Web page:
Red Sox have a two-year deal with Jonny Gomes

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UPDATE: Lauber is now reporting that the deal is in place.

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Scott Lauber of the Boston Herald reports that the Red Sox are “closing in on” a two-year deal with free agent outfielder Jonny Gomes, which might signal the end of their attempt to re-sign Cody Ross.

Sean McAdam of CSNNE.com wrote this morning that the Red Sox had narrowed their outfielder pursuit down to Ross and Gomes, and nearing an agreement with Gomes suggests Ross is drawing significant interest elsewhere and Boston perhaps decided he wasn’t worth paying a premium to retain.

Both players offer good right-handed power, but Ross is superior defensively and less of a liability versus right-handed pitching. Gomes played last season on a one-year, $1 million deal with the A’s and hit .262 with 18 homers and an .868 OPS in 99 games.

Starting pitcher Shohei Ohtani will pinch-hit and pinch-run for the Angels in 2018

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The Angels’ bench is looking woefully thin this winter — so thin, in fact, that manager Mike Scioscia says he’s considering utilizing starting pitcher Shohei Ohtani as a pinch-hitter and pinch-runner on the days he’s not scheduled to pitch.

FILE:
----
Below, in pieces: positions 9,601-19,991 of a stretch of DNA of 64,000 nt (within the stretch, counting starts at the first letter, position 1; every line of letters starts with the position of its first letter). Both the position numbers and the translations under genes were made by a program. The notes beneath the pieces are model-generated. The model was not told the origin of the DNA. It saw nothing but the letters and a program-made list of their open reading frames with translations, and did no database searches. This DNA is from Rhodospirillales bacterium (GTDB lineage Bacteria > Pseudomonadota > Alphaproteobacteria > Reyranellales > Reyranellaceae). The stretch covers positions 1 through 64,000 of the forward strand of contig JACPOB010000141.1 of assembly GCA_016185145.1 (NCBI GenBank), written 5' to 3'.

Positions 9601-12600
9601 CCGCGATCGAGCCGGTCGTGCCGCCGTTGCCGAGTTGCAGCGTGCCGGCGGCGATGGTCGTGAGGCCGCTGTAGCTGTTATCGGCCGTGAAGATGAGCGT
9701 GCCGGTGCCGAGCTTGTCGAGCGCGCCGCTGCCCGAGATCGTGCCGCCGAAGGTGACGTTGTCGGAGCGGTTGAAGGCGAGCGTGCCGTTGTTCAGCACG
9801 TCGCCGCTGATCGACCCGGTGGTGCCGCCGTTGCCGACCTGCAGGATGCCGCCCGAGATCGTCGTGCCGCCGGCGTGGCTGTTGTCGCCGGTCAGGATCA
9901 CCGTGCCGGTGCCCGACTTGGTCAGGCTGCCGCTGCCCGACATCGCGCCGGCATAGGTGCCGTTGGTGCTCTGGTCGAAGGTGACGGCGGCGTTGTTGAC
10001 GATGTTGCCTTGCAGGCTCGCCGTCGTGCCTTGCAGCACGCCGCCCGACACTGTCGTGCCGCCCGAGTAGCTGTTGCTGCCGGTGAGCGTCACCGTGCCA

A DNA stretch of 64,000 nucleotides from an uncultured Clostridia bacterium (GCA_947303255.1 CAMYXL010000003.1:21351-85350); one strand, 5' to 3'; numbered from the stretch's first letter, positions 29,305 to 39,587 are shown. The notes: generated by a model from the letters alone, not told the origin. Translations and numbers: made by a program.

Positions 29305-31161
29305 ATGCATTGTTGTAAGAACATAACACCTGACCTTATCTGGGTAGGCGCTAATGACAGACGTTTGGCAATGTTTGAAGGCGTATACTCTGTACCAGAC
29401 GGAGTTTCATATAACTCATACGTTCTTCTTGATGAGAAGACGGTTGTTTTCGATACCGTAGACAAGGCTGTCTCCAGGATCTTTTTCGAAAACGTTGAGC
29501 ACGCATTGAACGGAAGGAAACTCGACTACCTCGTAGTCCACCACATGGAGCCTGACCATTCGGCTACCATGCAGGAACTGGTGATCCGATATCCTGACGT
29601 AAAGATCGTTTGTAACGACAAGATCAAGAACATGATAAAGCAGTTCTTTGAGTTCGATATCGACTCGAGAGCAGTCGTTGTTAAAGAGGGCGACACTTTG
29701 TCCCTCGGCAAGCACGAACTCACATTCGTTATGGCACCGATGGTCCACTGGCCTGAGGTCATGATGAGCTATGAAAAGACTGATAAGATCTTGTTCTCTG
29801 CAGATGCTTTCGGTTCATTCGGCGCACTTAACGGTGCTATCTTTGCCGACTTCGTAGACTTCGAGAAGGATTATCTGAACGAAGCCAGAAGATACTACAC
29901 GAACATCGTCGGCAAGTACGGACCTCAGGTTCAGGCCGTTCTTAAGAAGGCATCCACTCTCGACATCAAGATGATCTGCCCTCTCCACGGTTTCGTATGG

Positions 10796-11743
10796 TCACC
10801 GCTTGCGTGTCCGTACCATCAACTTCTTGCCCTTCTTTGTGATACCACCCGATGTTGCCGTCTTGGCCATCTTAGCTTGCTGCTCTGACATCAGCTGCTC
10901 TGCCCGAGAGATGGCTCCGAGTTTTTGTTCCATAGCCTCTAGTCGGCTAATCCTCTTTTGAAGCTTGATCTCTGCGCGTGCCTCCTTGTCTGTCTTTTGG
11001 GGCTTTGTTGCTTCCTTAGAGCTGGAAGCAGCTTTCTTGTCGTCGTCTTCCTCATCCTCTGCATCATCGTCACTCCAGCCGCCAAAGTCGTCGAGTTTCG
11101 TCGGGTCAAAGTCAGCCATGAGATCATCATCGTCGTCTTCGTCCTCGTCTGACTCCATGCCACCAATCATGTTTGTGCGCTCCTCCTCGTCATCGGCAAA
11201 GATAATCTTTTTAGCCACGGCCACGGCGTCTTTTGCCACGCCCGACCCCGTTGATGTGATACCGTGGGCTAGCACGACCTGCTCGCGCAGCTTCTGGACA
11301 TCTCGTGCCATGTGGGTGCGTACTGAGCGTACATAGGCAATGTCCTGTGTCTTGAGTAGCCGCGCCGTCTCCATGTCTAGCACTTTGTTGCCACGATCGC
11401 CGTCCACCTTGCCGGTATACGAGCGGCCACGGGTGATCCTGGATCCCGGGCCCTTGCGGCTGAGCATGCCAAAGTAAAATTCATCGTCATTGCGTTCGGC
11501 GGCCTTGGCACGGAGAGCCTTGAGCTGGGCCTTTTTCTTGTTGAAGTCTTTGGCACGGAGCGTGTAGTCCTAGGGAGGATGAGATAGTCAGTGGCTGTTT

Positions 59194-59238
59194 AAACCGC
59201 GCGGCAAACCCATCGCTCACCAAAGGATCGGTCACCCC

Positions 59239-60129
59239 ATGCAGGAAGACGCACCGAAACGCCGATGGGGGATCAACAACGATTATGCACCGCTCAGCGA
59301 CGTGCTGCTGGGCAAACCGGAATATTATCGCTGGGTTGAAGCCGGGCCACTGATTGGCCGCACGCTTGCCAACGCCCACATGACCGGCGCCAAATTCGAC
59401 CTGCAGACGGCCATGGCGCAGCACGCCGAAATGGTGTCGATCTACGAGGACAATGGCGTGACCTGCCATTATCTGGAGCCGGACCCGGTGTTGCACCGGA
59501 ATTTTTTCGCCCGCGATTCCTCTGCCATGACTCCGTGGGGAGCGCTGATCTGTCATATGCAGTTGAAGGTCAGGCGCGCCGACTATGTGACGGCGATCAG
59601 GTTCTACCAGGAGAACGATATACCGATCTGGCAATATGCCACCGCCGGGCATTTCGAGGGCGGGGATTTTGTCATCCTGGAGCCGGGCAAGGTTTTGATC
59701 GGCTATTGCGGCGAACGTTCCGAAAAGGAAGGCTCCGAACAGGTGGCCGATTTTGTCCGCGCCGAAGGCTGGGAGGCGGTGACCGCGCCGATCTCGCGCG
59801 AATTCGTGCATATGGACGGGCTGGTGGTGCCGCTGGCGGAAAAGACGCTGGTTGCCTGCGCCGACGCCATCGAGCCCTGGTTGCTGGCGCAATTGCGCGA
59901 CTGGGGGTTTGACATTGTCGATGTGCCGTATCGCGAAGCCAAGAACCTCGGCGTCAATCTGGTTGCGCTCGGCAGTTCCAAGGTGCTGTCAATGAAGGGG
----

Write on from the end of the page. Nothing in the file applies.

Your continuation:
I’ve never had a pitcher pinch-run,” Scioscia told reporters Saturday. “There’s more bad than good that can come out of it. But Shohei is not just a pitcher. He’s a guy that has the ability to do some of the things coming off the bench, whether it’s pinch-hit or pinch-run, and we’re definitely going to tap into that if it’s necessary, because we feel we’re not putting him at risk. It’s something he’s able to do.

Granted, spring training allows for a certain amount of experimentation before managers and players decide what works best for them, so this may not be the strategy the Angels employ for the entire season. In addition to coming off the bench between starts, Ohtani is also expected to see 2-3 days at DH every week, forcing Albert Pujols to shift over to first base to accommodate the new two-way star.

Ohtani’s hitting prowess has already been well-documented — he has a lifetime .286/.358/.500 batting line from NPB and crushed a batting practice home run during his initial workouts with the team this week — but his skills on the basepaths have received less attention so far. MLB Pipeline describes the 23-year-old phenom as a “well-above average runner” whose speed has yet to manifest stolen bases: he’s nabbed just 13 bases in 17 chances over the last five years. That’s a number Scioscia hopes to see increased this season, though he doesn’t want his ace pitcher making any head-first slides on the basepaths to do so.

To be sure, it’s an unorthodox role for any young player to step into, but if anyone can pull it off, Ohtani can.